In all of this, Paul is giving clear instructions for Timothy to be a faithful servant of Christ.  He is not to grow lax in carrying out his charge.  Rather, he is to keep teaching, keep serving, keep guarding, keep believing, keep obeying.  This is no ‘prevent defense’ approach to Christianity.  No, Paul wants Timothy to actively pursue faithful obedience to Christ.  Brothers and sisters, the same call is extended to us this morning.  You may be weary in following Christ.  You may feel pressed from every side to abandon the truth and believe a lie.  You may want to run after money or success or worldly pleasures and comforts.  Yet, Paul charges you: Pursue righteousness, godliness, faith, love, steadfastness, gentleness.  Fight the good fight of the faith.  Take hold of the eternal life to which you were called…keep the commandment unstained and free from reproach…guard the deposit entrusted to you.  This is no time to play not to lose.  Run hard after God and labor to be a good servant of Christ.

Paul’s final charge to the rich

In verses 17-19 Paul gives some final thoughts about the rich and how they are to use their money.  First, he tells the rich to hope in God and not in their riches.  Look at verse 17 with me.  The rich are not to be arrogant as if anything they have is not from God.  It may be easy for us to look down upon the poor.  We often think to ourselves, ‘Well what have they done to get themselves in such shape?’  Granted, they may have indeed made some poor decisions, but surely we do not think that we are rich because we have been wise or because we deserve it.  No, everything we have is gift of God.  Likewise, it is often tempting to have hope in our riches.  We watch our savings account or retirement account and put our hope in the easy life that we are securing for ourselves in the future.  Yet, Paul reminds us that material wealth is uncertain.  Who knows if it will be there tomorrow or not?  Thus, rather than hoping in money, Paul calls us to hope in God.  God is to be our security, not money.  Where is your hope this morning?

Second, Paul instructs the rich to use their material wealth for good works so that they might gain true wealth.  If our hope is really in God and not in our riches, then we will be free to use our riches for good works.  Look at verses 18 and 19.  Not only are the rich to not hope in their money, they are actually to use their money for good works as a clear indication of their hope in God.  If our hope is in our money, then we will hold onto it with a tight hand.  Yet, if we see everything as a gift from God and our hope is in Him, then we will be free to use our money to serve Him.  Notice that even though we are to enjoy all that God has given us (v. 17), this enjoyment involves being generous and ready to share.  How do you view your riches?  Do you see them as a means to security and personal pleasure?  Or do you see them as a means to do good works and to store up treasures for yourself in heaven?  Paul’s view of that which is truly life is very different from the American view of ‘the good life.’  For Paul (and Christ, see Matthew 6), true living is using our riches as a means to serving others and storing up treasure for ourselves in heaven.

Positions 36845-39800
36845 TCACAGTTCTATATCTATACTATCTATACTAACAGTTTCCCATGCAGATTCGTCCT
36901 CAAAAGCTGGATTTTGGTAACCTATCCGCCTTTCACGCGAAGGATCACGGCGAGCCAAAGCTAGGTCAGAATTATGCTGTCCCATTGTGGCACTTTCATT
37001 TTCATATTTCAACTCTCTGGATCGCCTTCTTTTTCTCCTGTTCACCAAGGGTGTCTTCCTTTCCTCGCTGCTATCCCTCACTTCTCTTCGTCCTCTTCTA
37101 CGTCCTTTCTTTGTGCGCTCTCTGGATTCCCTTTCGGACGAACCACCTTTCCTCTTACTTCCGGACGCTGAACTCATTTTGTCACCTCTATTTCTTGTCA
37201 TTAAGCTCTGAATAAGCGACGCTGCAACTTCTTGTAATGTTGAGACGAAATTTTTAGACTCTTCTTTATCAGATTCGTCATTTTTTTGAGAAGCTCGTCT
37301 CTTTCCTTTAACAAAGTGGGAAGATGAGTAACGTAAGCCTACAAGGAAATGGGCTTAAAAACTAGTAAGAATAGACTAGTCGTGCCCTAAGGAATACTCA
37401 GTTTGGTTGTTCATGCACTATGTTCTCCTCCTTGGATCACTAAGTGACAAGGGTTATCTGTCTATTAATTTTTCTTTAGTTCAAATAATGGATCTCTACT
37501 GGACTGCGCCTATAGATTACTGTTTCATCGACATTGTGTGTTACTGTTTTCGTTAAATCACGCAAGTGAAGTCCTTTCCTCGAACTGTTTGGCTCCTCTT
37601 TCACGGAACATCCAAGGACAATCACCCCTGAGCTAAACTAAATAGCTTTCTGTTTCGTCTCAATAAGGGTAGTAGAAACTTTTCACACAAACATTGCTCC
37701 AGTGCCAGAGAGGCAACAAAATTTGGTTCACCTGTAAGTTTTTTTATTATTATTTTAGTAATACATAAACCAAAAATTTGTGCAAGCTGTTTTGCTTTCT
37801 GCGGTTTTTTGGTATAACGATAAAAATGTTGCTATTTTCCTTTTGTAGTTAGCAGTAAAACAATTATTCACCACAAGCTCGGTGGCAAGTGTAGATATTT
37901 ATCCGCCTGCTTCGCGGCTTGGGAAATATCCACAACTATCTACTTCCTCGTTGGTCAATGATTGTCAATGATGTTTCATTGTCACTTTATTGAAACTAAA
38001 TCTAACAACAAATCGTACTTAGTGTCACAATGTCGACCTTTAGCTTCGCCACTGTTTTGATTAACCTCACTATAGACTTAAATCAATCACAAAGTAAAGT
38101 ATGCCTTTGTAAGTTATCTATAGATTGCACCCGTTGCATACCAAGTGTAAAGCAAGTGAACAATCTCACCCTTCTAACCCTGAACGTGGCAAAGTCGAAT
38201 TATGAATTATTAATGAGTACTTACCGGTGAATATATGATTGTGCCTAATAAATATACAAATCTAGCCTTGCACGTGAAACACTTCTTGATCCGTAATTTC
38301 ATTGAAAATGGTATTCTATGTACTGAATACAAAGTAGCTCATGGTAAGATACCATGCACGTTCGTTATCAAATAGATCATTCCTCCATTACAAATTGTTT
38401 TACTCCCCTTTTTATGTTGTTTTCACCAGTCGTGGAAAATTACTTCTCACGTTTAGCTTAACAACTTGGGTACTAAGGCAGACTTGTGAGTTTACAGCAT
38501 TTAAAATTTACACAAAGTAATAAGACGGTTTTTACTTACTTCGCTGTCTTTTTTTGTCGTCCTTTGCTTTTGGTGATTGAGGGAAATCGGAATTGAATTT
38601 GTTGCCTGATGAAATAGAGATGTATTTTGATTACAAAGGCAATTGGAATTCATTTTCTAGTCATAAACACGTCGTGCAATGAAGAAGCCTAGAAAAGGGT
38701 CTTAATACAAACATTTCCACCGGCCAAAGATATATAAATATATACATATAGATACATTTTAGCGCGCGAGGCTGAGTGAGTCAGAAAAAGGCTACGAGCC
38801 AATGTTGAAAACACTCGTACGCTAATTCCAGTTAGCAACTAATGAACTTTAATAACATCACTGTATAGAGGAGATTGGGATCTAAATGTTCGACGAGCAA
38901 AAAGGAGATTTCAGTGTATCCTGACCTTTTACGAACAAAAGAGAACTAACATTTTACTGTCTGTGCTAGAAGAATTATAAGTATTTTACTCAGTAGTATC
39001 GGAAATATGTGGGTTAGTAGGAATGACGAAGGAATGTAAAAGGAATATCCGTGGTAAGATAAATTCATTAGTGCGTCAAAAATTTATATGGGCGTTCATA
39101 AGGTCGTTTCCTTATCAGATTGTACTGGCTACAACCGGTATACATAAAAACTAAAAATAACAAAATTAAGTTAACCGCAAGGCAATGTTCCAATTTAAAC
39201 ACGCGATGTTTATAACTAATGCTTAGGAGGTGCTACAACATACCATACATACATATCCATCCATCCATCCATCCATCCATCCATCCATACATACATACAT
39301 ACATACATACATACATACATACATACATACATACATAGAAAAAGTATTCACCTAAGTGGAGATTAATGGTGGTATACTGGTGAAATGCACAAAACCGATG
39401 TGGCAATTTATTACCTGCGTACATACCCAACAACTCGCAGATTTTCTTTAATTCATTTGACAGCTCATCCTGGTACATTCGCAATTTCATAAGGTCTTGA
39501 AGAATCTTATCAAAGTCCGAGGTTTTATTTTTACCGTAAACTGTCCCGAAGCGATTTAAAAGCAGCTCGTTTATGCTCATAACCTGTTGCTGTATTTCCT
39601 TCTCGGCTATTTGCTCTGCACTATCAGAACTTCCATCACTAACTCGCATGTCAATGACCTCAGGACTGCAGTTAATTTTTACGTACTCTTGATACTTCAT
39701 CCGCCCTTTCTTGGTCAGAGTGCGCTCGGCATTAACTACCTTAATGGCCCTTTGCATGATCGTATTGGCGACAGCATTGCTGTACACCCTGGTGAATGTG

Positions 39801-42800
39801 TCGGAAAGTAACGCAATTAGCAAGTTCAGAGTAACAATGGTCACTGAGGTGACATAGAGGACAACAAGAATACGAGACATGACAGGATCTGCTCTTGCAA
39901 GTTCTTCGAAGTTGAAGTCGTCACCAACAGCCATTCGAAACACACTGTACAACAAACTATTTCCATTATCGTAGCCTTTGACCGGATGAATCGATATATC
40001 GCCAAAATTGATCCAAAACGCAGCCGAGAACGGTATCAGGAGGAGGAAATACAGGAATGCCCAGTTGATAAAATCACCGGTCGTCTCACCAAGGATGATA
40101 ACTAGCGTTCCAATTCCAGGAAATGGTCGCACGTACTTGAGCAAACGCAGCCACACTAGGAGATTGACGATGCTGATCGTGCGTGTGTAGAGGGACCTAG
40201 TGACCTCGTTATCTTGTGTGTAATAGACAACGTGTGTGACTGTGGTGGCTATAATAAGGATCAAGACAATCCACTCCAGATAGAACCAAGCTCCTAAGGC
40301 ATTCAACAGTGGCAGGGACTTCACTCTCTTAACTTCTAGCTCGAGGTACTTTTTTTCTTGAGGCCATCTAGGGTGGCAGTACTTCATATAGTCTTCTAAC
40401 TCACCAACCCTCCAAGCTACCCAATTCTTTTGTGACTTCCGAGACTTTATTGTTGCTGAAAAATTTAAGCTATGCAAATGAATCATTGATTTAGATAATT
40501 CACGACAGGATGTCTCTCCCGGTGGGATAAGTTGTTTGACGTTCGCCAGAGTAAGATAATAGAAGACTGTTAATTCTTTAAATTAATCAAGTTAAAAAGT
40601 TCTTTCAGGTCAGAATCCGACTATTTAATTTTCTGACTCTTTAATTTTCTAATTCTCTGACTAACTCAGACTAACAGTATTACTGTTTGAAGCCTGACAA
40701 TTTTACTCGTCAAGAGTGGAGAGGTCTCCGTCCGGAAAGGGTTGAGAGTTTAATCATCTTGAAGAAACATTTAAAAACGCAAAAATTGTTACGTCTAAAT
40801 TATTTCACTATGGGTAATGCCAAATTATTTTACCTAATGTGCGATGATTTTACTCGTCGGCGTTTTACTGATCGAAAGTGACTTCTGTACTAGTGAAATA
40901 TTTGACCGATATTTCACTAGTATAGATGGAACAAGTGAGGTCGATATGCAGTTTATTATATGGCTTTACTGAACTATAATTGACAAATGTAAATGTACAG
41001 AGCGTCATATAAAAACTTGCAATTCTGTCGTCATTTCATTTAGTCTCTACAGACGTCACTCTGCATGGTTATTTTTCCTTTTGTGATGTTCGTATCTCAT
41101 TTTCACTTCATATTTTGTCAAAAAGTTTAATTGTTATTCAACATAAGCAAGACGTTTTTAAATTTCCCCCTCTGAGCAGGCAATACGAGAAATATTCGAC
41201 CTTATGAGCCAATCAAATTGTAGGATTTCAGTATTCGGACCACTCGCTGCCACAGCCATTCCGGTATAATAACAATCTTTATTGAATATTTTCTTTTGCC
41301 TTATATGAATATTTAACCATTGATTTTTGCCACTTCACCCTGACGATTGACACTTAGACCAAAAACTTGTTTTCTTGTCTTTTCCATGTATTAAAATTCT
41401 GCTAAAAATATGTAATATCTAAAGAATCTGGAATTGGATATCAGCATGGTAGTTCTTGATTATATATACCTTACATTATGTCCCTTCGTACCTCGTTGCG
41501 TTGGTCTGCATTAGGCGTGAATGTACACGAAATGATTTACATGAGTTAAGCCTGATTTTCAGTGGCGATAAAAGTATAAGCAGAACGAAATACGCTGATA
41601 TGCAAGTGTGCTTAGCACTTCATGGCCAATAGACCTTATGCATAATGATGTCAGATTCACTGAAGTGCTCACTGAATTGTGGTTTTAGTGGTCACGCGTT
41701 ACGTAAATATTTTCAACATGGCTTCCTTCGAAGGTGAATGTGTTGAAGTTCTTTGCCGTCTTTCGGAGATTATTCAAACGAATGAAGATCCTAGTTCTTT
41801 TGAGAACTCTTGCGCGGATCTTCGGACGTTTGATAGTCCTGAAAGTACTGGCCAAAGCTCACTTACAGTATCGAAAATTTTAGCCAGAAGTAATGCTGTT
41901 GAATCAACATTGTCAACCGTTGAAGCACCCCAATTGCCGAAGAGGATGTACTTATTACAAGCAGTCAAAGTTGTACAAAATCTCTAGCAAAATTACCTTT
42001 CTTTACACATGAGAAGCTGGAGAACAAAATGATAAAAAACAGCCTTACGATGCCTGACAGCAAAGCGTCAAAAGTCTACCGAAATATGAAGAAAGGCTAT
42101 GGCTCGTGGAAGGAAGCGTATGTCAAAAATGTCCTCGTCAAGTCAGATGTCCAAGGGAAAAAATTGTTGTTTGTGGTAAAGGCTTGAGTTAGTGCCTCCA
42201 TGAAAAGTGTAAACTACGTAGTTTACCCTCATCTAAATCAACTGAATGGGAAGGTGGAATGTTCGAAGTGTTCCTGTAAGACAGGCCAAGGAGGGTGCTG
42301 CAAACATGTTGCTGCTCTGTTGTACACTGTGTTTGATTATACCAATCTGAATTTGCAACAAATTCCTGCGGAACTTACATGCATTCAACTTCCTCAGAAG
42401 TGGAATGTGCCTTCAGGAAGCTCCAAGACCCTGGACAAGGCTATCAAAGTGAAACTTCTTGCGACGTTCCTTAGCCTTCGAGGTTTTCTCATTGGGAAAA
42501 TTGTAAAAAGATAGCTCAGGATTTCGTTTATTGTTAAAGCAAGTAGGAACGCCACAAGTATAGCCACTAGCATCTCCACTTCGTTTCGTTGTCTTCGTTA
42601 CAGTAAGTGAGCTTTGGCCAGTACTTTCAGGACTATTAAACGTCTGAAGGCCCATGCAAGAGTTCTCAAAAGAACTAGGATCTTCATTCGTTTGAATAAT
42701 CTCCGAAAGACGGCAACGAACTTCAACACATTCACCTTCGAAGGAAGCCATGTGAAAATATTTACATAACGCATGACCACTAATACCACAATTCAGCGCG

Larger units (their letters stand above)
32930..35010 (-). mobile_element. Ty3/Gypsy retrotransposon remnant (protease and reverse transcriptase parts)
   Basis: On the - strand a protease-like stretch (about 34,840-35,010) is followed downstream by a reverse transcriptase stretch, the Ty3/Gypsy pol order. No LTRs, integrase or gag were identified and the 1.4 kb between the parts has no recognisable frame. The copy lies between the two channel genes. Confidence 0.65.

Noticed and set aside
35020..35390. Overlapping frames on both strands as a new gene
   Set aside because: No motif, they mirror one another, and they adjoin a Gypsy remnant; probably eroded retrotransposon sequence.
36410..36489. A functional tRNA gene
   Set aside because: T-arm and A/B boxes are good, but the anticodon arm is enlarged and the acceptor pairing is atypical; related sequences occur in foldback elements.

Jim Elliott, the missionary who was killed taking the gospel to the Auca Indians of Ecuador, said it well: “He is no fool who gives what he cannot keep to gain what he cannot lose.” Oh, that we would understand the difference when it comes to money.  Brothers and sisters, we cannot keep it.  Our material possessions will not remain.  Thus, give up building your mini-kingdom on this earth and give your all to the Kingdom of God, which will indeed last forever.  Hope in God and be rich in good deeds.

Paul gives us some tough challenges in bringing his first letter to Timothy to a close.  We are to avoid the errors of false teachers.  We are to be good servants of Christ in our teachings and practice.  We are to hope in God and use our material wealth for good works.  We might ask at this point: what is our motivation for being faithful in all these areas? 

To answer, look with me at verses 15-16 once again.  Paul tells Timothy to remain faithful until Christ appears and then moves into this doxology of praise.  He speaks of God as the blessed and only Sovereign, the King of Kings and the Lord of Lords.  He alone has immortality within Himself.  He dwells in unapproachable light and has never been seen by mortal men.  All glory and honor and praise belongs to Him!  Thus, our motivation for remaining faithful is the glorious privilege that we have been given to serve and love and worship and spend our lives upon such a great God.  We do not deserve such a privilege.  We have not earned the right to be called his servants.  We are wicked men by nature and only deserve the just judgment of God.  We deserve hell, we deserve death, we deserve wrath.  Yet, by His grace, through repentance and faith in the crucified and risen Christ, we have been given the great honor to live our lives in such a way as to bring honor and glory to Him.  In light of such overwhelming grace, may we use our lives, all that God has so graciously given us, to do just that.  To him be honor and eternal dominion.  Amen.

1 Quoted in John Piper, Desiring God (Sisters, OR: Multnomah Books, 1996), 210-11.

~ William Marshall ~

Last Updated ( Sunday, 15 October 2006 )